But the prospect
of a Rose Garden ceremony, his daughter thought, where Trump could sign a document and call it “historic” and “unprecedented”—and receive positive media attention—might be the best chance of yielding real change.
For a moment, it looked like it just might work. “He loved it. He was all spun up about it,” said a former senior White House official who, like others interviewed for this story, spoke with me on the condition of anonymity in order to share private conversations. On August 7, the president picked up the phone to discuss the idea with Wayne LaPierre, chief executive of the National Rifle Association. “It’s going to be great, Wayne,” Trump said, according to both a former senior White House official and an NRA official briefed on the call. “They will love us.” And if they—meaning the roughly 5 million people who make up the NRA’s active membership, and some of Trump’s electoral base—didn’t, Trump reportedly assured LaPierre, “I’ll give you cover.” (The White House did not return a request for comment for this story.)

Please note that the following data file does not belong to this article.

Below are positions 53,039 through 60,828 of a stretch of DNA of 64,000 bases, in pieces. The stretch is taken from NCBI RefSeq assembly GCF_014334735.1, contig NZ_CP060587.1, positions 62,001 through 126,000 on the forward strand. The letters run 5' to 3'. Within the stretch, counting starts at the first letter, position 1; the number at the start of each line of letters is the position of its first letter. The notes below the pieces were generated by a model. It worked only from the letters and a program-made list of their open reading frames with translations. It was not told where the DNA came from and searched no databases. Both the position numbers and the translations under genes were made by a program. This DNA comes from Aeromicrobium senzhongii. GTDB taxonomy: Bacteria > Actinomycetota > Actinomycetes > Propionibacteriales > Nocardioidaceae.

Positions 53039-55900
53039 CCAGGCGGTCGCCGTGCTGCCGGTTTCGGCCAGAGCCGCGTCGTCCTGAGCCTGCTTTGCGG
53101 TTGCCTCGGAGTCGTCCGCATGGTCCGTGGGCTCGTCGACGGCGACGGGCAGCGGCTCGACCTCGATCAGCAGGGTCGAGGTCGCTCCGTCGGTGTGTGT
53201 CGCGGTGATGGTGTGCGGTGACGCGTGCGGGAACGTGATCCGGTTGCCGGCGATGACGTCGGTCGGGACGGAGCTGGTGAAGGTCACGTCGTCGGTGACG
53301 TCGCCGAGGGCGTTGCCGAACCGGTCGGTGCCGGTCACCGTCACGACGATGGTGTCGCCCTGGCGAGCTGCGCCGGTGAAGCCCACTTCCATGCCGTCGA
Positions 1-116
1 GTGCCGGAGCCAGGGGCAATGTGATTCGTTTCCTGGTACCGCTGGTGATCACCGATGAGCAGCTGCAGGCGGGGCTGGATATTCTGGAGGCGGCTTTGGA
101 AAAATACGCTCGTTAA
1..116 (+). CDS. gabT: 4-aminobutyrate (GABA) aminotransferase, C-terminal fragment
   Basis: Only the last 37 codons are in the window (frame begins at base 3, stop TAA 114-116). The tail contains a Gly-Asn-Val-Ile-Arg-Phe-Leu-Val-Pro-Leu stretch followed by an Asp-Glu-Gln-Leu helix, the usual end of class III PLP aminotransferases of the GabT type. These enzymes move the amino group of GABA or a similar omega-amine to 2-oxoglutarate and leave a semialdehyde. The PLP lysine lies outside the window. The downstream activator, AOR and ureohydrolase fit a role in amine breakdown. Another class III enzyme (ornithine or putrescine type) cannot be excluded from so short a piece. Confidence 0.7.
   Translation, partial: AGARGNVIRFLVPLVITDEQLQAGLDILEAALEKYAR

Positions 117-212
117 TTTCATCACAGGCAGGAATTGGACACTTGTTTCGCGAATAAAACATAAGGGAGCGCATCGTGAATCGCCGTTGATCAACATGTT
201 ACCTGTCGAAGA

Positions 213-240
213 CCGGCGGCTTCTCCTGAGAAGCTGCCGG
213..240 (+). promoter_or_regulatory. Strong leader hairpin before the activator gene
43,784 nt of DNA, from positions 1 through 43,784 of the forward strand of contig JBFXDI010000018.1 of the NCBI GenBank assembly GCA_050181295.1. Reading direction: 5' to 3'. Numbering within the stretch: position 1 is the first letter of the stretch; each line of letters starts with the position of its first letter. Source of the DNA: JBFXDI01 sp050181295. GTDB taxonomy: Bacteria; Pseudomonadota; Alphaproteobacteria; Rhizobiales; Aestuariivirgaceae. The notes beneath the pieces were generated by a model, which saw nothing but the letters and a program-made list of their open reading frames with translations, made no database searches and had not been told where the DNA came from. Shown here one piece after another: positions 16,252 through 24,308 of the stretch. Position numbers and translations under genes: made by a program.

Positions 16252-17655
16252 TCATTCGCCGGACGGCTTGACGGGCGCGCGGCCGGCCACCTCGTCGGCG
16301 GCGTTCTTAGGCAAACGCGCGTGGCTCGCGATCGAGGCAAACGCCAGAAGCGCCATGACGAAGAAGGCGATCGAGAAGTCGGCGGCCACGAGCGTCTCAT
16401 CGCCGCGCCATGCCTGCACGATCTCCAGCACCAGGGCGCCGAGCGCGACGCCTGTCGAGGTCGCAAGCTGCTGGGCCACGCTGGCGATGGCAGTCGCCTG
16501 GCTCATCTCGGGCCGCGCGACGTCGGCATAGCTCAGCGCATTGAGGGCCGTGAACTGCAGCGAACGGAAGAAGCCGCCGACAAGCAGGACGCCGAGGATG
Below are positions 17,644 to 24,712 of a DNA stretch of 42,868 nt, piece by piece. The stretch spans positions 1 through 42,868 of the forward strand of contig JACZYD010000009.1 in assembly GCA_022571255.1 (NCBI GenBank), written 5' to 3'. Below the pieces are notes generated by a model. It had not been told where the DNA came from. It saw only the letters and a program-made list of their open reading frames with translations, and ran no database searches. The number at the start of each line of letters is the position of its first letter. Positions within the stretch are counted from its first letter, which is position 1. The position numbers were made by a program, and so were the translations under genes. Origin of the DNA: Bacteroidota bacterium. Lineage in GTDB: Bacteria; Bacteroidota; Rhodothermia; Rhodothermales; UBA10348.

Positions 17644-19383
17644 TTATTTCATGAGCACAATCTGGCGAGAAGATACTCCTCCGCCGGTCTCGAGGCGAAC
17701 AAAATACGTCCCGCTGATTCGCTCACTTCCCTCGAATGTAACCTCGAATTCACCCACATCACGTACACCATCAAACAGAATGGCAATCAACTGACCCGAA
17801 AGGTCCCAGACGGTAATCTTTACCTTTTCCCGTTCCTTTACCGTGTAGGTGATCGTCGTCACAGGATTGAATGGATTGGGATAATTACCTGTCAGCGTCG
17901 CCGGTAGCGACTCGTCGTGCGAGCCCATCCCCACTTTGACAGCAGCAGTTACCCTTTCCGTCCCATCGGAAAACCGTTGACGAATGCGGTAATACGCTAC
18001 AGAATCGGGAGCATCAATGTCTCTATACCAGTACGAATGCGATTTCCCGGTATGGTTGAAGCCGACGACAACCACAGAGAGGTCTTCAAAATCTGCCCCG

“Wayne’s listening to that and thinking, Uh, no, Mr. President, we give you cover,” the former senior White House official said in describing the conversation. The president reportedly asked LaPierre whether the NRA was willing to give in at all on background checks. LaPierre’s response, the sources said, was unequivocal: “No.” With that, “the Rose Garden fantasy,” as the NRA official described it to me, was scrapped as quickly as it had been dreamed up.
Earlier this afternoon, according to a person briefed on the call, the president told LaPierre in another phone call that universal background checks were off the table. “He was cementing his stance that we already have background checks and that he’s not waffling on this anymore,” the source told me. “He doesn’t want to pursue it.” In the call, the source added, Trump said he wanted to focus now on “increasing funding” for mental-health care and directing attorneys general across the country to start prosecuting “gun crime” through federal firearms charges from the Justice Department.